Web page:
This time of year, I'm grateful Norwich isn't Buffalo but also saddened it's not someplace in the Carolinas. Having only driven through them I have this idea that North and South Carolina are delightfully temperate-weather zones where seldom is heard a discouraging word and the skies are not cloudy all day.

We on the other hand, this time of year can see the Just Awful overheard in the winter grey skies days before it actually arrives. We had temperatures earlier in the week to start the day south of thirty and when I was out walking yesterday to my pharmacy, it was probably above freezing but my Galvanic Skin Response would have begged to differ.


The day was bright but the sky portends less cheerful days ahead. The sun's rays grow shorter even as the daylight minutes continue to shrink. Everyone's favorite coffee table book is the Farmer's Almanac, and the winter weather forecast.

I won't spoil your Sunday by telling you how it comes out, but I will give you a hint: don't worry about the paving job to a warm place; we're not headed there by any means.
-bill kenny

Saturday, November 22, 2014

What the Heart Remembers

I wrote this some years ago for an event that happened in another, more hopeful America that I think may have vanished forever on this day fifty-one years ago. That was the day John F. Kennedy was murdered in Dallas, Texas.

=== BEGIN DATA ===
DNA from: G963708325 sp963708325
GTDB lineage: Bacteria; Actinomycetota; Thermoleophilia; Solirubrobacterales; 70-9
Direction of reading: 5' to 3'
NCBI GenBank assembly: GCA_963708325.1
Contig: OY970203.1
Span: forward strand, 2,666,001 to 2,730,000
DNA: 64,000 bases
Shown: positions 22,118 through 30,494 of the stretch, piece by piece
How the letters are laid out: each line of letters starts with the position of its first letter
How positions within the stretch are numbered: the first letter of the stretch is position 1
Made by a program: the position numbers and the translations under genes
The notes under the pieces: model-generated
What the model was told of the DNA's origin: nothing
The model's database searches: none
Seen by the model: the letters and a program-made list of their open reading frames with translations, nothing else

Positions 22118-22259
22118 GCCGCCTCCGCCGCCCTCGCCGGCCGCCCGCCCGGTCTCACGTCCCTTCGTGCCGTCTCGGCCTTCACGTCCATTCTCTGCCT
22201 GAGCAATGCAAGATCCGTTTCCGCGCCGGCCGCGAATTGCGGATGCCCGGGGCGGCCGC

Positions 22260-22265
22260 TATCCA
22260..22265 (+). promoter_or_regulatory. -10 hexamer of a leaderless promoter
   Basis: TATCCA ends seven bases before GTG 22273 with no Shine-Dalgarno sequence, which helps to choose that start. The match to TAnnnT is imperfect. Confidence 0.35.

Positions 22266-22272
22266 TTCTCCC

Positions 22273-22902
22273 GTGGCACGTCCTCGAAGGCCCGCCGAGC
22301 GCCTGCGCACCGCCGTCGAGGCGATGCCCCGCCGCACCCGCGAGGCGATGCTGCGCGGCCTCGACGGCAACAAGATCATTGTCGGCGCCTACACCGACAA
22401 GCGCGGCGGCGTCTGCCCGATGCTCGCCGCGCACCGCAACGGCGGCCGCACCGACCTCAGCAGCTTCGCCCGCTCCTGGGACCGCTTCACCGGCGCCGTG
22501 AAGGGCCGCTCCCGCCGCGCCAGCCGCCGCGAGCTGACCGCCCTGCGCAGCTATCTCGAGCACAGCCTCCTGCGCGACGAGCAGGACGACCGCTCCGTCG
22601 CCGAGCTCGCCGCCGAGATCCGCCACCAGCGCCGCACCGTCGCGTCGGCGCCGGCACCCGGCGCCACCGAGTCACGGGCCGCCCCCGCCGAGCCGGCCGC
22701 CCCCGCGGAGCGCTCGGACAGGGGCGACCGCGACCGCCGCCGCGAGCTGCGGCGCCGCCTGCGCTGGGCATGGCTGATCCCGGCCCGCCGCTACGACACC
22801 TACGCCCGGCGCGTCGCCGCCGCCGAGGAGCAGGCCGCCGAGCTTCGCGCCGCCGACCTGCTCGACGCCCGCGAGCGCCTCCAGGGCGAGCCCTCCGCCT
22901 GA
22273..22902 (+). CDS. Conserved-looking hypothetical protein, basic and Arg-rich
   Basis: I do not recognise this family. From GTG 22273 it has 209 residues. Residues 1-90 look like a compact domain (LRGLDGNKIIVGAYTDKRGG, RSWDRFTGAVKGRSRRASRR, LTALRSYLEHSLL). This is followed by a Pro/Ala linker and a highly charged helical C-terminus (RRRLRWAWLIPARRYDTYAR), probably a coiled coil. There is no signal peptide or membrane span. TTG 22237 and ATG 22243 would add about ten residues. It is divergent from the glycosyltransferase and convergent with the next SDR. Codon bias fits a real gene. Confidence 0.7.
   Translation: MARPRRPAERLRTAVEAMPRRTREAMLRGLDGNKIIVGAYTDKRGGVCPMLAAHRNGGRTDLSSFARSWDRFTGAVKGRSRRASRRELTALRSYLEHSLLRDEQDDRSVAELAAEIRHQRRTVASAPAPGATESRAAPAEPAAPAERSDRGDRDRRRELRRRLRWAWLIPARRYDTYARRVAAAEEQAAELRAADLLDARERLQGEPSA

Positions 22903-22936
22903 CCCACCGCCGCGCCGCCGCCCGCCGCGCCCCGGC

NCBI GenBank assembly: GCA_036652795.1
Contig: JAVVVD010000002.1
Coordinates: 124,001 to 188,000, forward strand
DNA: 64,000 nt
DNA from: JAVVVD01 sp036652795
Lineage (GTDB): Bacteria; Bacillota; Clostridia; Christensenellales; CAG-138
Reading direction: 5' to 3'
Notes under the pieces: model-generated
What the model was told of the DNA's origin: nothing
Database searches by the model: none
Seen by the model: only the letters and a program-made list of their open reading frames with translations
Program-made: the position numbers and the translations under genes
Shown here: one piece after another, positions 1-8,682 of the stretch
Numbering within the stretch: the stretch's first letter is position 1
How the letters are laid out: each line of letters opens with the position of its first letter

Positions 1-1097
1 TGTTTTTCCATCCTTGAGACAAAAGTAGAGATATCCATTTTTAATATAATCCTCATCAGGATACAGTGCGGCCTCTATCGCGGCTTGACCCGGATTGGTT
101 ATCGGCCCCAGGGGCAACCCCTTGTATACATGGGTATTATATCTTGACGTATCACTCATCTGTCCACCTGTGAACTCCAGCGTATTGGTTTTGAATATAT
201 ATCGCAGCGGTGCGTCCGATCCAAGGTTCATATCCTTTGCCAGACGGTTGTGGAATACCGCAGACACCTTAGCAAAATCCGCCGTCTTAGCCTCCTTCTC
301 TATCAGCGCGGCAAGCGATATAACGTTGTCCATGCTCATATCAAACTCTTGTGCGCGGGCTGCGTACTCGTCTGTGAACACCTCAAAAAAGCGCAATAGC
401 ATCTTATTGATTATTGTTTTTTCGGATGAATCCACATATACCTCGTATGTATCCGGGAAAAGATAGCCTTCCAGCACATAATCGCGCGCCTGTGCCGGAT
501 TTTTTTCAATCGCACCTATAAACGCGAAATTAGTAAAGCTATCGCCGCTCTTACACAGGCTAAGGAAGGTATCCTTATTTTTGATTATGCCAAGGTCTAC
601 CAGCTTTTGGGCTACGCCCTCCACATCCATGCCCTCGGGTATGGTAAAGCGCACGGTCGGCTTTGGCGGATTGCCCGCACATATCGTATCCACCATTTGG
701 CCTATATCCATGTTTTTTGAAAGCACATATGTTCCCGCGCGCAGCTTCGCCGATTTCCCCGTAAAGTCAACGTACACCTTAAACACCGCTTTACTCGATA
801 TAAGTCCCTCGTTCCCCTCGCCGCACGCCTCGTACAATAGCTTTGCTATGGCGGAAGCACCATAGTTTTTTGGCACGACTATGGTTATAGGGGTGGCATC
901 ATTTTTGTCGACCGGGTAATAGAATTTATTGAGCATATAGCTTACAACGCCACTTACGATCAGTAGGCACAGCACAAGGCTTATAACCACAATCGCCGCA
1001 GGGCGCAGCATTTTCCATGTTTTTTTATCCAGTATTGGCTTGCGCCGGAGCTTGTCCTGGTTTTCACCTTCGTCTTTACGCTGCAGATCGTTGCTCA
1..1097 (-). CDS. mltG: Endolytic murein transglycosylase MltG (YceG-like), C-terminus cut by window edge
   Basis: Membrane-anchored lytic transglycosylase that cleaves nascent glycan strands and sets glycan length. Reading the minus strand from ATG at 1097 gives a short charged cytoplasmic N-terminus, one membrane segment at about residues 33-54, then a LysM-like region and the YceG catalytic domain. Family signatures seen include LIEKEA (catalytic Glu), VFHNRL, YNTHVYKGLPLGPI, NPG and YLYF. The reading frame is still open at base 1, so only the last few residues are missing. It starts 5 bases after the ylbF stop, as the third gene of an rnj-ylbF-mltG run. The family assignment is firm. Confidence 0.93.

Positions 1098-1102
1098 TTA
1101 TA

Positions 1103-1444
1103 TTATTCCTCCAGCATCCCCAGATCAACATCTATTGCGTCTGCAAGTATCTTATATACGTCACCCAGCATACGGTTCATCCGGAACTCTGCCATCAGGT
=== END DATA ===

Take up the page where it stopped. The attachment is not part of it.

As I type that sentence I'm stunned to realize how much has passed since that day. For you, this is like reading about the first walk on the moon's surface or the Fall of Saigon. For me and my generation, this is a part of who we are because we remember all of these events, because and/or despite what followed them.

JFK wasn't a better person than those whom we have chosen since to occupy the White House nor was he worse-if events and circumstances make a person who will master them, then he was a man of a different time and all of us can't pretend to be able to compare and contrast then to now. We were and now we are. And those we lost along the way have only us to bear their witness. That some of then looks a lot like some of now is as much a function of perspective as it is of situations.

All my memories of the days of coverage in the aftermath of his assassination are black and white. They are not the misty water-colored memories, the song would have me believe, of the way we were but rather, grainy high contrast black and white moments stapled to special editions of newspapers and hurled at us by television stations engaged and engaging in their first national seance. 

We gathered in our living rooms or those without a TV stood on sidewalks in front of appliance stores to watch over and over again the film clips as the Secret Service agent clambered up the back of the moving limo, Jackie struggled to cradle the dying man's head, and Walter Cronkite removed his glasses and gathered himself before reading the teletype news telling us the youngest man ever elected President was now dead.

Video on demand? I guess. 
What we had was when Dad turned the set on, you heard the vacuum tubes humming and warming up. Slowly the picture grew larger and clearer. When it didn't, he would smack the set on the top or the side, one short, sharp blow-that was your on demand back in the day.A lot of people, perhaps one whole generation and portions of two others, did a decades worth of  growing up "in winter 1963 when it felt like the world would freeze."